Mechanisms of Hemispherically Symmetric Climate Variability
Inspired by paleoclimate evidence that much past climate change has been symmetric about the equator, the causes of hemispherically symmetric variability in the recent observational record are examined using the National Centers for Environmental Prediction–National Center for Atmospheric Research reanalysis dataset and numerical models. It was found that the dominant cause of hemispherically symmetric variability is the El Nino–Southern Oscillation. During an El Nino event the Tropics warm at all longitudes and the subtropical jets in both hemi- spheres strengthen on their equatorward flanks. Poleward of the tropical warming there are latitude belts of marked cooling, extending from the surface to the tropopause in both hemispheres, at all longitudes and in all seasons. The midlatitude cooling is caused by changes in the eddy-driven mean meridional circulation. Changes in the transient eddy momentum fluxes during an El Nino event force upper-tropospheric ascent in midlatitudes through a balance between the eddy fluxes and the Coriolis torque. The eddy-driven ascent causes anomalous adiabatic cooling, which is primarily balanced by anomalous diabatic heating.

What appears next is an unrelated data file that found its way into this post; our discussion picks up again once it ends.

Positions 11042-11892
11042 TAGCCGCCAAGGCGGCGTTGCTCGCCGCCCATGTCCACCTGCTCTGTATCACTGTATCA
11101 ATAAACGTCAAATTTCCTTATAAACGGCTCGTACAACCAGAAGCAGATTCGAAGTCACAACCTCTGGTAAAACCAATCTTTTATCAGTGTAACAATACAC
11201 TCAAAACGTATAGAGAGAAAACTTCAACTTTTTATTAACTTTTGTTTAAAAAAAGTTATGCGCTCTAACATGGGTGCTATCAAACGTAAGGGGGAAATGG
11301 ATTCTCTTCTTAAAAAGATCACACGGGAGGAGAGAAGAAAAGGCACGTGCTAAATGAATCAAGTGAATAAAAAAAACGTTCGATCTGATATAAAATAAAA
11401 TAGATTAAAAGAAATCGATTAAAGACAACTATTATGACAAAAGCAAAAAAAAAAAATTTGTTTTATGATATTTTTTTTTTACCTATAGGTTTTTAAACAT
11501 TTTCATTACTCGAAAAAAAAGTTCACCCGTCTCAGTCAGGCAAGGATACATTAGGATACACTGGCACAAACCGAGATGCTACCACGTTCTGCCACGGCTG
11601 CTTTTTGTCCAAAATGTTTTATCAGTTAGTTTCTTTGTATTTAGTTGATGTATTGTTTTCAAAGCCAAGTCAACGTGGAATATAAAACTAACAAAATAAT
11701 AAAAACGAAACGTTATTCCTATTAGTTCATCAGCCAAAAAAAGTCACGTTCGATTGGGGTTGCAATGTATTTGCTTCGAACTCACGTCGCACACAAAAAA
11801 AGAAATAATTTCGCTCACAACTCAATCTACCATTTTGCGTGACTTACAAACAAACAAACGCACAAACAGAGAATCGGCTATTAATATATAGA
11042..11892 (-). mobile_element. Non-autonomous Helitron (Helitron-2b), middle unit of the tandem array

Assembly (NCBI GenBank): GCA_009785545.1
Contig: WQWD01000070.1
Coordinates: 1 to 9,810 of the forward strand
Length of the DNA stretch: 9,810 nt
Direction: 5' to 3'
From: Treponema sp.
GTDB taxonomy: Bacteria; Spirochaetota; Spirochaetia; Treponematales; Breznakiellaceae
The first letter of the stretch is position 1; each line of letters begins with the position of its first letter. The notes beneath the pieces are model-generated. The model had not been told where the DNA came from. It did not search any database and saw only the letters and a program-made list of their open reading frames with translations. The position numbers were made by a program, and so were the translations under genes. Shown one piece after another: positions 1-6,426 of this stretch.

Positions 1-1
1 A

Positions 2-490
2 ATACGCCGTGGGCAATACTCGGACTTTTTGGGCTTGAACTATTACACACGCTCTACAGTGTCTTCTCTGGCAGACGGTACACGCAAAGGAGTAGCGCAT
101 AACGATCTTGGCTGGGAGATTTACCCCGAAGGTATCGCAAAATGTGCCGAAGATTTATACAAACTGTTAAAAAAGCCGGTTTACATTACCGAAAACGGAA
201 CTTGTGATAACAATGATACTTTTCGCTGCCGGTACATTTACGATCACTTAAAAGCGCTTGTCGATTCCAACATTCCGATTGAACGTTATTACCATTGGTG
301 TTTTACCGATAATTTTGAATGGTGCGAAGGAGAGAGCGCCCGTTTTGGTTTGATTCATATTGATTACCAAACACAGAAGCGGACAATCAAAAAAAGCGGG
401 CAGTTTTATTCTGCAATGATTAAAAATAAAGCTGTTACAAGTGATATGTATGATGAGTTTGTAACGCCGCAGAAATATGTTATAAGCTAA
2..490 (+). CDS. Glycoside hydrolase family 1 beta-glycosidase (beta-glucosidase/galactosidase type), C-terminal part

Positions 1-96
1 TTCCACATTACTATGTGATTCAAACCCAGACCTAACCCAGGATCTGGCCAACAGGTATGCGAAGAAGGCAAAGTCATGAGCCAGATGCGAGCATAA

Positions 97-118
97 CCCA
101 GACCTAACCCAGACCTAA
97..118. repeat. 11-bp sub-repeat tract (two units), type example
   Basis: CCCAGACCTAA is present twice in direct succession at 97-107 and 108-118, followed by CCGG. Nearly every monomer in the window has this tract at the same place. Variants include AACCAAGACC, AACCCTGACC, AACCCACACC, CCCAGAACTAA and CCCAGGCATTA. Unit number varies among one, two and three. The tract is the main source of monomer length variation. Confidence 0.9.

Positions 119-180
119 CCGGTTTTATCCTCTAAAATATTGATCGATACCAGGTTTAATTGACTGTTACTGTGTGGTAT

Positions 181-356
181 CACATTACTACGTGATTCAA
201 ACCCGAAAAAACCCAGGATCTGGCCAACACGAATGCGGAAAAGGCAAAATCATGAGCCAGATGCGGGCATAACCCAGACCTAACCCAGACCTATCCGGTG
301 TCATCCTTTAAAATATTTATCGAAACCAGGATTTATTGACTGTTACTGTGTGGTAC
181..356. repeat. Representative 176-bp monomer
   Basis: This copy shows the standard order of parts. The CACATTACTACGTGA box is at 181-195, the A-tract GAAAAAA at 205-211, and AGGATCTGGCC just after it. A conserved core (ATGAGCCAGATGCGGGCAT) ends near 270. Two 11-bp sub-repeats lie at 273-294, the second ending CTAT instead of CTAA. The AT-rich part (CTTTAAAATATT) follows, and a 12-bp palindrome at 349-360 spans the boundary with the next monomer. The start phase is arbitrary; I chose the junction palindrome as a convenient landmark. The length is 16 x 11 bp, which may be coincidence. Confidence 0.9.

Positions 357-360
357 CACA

Using a quasigeostrophic spherical model, forced by an imposed surface eddy disturbance of chosen wave- number and frequency, it is shown that the anomalous eddy momentum fluxes are caused by the impact that the changes in the tropically forced subtropical jets have on the propagation in the latitude–height plane of transient eddies. Changes in zonal winds, and associated changes in the meridional gradient of potential vorticity, create an anomalous region of low meridional wavenumber in the midlatitudes that refracts waves away both poleward and equatorward.
Tropical forcing of variability in the eddy-driven mean meridional circulation is another way, in addition to Rossby wave teleconnections, whereby the Tropics can influence extratropical climate. Unlike teleconnections this mechanism causes climate variability that has strong zonally and hemispherically symmetric components and operates throughout the seasonal cycle.
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Also Published In
- Journal of Climate